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  1. #1
    Avatar out of order. MarkS's Avatar
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    stupid question about pedals

    Nashbar has these really inexpensive clipless pedals. Since I'm not sure if I want to go clipless, this seems like a good intro. But will ATB pedals work on a road bike? Or are they different sizes/threads?



    Thanks!

  2. #2
    34x25 FTW! oboeguy's Avatar
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    Yes, they should be fine. I have a similar set from Performance (cheapo) which I use on my everyday commuter bike (folder). They've been surprisingly durable. The hardest part will probably be taking off the old pedals, and remembering the direction of the threading on the left pedal is different. There are a zillion threads on taking off old pedals which are seemingly stuck, search around.

    IMO a $12 (whatever) pedal wrench is a great investment, too.
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    Yes, same size and threads. Unless you've got a really old road bike (pre-1980) or a bmx bike, those can be different.

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    These pedals allow you to use shoes which you can walk in, like the Shimano SPD pedals. The Nashbar site doesnt mention anything about the cleats that mate your shoes to these pedals, they are not SPD and may only be available from Nashbar. Most road pedals spread the pedaling force over a larger area of the foot which is more comfortable for long rides.

  5. #5
    Senior Member robo's Avatar
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    A little OT, but when a pedal advertises as having an 'SPD style' cleat, does that mean that the cleats are interchangeable with SPD, or simply that it's a similar (but incompatible) design?

    I'm curious because having more than one bike with more than one pedal type seems to mean having more than one pair of shoes, one for each bike..

  6. #6
    34x25 FTW! oboeguy's Avatar
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    Quote Originally Posted by robo
    A little OT, but when a pedal advertises as having an 'SPD style' cleat, does that mean that the cleats are interchangeable with SPD, or simply that it's a similar (but incompatible) design?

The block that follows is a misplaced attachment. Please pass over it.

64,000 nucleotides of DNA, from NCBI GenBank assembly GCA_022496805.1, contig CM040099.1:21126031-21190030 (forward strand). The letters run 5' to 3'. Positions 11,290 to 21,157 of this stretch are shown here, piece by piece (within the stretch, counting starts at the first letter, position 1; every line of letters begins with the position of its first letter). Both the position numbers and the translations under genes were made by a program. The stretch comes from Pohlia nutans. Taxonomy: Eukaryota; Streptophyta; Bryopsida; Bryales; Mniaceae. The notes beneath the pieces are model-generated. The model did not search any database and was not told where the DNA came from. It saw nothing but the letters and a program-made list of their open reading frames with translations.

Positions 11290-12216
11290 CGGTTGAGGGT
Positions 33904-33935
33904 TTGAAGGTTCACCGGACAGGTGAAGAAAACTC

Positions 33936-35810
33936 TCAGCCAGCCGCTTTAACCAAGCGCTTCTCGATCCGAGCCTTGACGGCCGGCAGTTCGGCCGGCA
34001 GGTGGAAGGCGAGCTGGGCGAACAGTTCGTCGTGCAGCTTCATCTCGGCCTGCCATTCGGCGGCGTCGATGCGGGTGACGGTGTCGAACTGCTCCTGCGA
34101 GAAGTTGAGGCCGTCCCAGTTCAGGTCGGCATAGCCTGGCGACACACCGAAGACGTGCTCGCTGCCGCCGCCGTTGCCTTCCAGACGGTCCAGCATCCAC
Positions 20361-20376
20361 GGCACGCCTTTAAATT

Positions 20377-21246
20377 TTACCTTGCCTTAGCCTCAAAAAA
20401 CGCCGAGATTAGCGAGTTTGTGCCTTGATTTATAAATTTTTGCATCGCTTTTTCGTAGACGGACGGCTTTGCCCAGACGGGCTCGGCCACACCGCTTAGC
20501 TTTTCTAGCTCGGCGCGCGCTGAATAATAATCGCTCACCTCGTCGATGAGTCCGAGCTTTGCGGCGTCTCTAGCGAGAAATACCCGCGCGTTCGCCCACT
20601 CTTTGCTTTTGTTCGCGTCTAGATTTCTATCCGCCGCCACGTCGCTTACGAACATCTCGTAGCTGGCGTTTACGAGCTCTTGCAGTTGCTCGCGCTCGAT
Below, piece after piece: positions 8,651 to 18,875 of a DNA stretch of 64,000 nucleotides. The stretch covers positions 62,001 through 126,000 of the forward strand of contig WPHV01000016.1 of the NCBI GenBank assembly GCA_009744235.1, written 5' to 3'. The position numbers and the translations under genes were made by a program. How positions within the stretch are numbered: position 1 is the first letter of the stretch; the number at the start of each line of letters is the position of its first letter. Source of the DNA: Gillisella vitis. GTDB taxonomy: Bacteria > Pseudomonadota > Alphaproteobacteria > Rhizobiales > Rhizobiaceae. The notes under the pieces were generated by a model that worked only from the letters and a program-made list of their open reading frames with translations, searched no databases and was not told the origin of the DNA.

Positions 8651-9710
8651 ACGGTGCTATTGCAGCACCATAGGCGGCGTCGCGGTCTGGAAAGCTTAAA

I'm curious because having more than one bike with more than one pedal type seems to mean having more than one pair of shoes, one for each bike..
    I think the answer is "depends". Correct me if I'm wrong, but I think the Eggbeater cleats could be considered "SPD style" but are not directly compatible (I bring it up because I was confused when researching what to put on my commuter).
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  7. #7
    Unique Vintage Steel cuda2k's Avatar
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    I've got two different 'spd' pedals from Nashbar - the dual sided mtb ones and the Rodeo model (platform/spd). Each came with slightly different type cleats, but each work with the other pedal. That said, the pedals work slightly better with the cleat that came with it, but I haven't had any real problems with the mix-match. Nashbar/Performance pedals are rebadged wellgo pedals, finding the cleats for them shouldn't be much of an issue. Email Nashbar technical service if you have any specific questions - they have always been prompt and helpful with their respones.
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    Nashbar (various model Welgo) pedals are "SPD-compatible", that is the Nashbar cleats and Shimano's SPD cleats are similar enough to work in each other's pedals but not perfectly. A "class B" fit as it were. I've mixed and matched them with adequate results.